For as many as have sinned without law will also perish without law, and as many as have sinned in the law will be judged by the law.
This passage and others make one thing clear: there were people – the Jews – who were under the law that Moses received from God at Mount Sinai. On the other hand, there were people – the nations or the heathen – who were not under the law (cf. also 1 Corinthians 9:20.21).
The heathen who sinned were not under the law and will not be judged on the basis of the law. As sinners they will nevertheless “perish”. They will not be counted responsible for not keeping the law of Moses that they could not know. They are, however, responsible for rejecting the knowledge of God as Creator (cf. Romans 1:19-21). For the Jews who “have sinned” the details of the law of Sinai that they have transgressed will make the judgment more severe.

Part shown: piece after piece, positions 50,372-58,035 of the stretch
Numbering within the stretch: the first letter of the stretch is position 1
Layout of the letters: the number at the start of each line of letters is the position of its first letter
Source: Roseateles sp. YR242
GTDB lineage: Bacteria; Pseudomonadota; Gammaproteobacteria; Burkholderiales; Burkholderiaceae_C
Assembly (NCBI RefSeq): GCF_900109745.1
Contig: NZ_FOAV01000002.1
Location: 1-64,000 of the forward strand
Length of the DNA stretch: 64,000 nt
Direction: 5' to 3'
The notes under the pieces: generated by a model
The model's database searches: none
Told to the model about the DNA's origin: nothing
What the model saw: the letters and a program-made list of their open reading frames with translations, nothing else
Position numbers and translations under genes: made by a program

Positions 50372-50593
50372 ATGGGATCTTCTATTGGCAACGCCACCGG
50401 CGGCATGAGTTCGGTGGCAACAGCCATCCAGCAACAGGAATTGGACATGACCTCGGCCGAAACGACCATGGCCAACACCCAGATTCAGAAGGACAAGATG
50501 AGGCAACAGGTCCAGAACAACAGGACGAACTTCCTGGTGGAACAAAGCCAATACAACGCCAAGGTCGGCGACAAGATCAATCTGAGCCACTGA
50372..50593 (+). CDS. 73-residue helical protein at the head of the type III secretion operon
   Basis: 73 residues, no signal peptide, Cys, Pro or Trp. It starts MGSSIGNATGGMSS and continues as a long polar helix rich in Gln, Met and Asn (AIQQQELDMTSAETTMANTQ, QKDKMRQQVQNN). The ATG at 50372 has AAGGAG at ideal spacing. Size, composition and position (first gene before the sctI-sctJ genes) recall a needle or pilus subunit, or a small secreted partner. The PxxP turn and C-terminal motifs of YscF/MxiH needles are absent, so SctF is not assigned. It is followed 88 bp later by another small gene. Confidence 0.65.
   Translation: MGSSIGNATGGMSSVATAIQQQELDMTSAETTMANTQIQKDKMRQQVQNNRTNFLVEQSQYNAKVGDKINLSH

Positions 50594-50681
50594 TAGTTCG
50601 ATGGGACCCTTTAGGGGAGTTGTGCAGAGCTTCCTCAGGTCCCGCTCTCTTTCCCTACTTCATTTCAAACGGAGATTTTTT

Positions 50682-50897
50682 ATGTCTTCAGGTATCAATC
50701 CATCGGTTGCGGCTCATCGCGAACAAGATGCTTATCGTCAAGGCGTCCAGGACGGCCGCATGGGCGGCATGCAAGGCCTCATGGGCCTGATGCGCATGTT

Both cases deal with people who have sinned and their judgment. In the early chapters of this epistle Paul is concerned with proving that all, both Jews and heathen, are lost on account of their sins and need the Saviour Jesus Christ.
Only later, in chapter 4, will Paul show that even before the death and resurrection of Jesus Christ, before the preaching of his gospel, people were justified in spite of their sins. Yet even there it is emphasized that justification was not based on works but on faith. It depended on their believing Him who justifies the ungodly (ch.4, vv. 4 & 5).